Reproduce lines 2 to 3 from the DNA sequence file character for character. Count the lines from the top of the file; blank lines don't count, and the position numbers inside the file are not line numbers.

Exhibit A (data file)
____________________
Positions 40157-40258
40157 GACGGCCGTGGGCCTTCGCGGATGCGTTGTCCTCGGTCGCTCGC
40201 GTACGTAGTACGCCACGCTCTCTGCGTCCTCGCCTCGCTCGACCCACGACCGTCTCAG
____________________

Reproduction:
40157 GACGGCCGTGGGCCTTCGCGGATGCGTTGTCCTCGGTCGCTCGC
40201 GTACGTAGTACGCCACGCTCTCTGCGTCCTCGCCTCGCTCGACCCACGACCGTCTCAG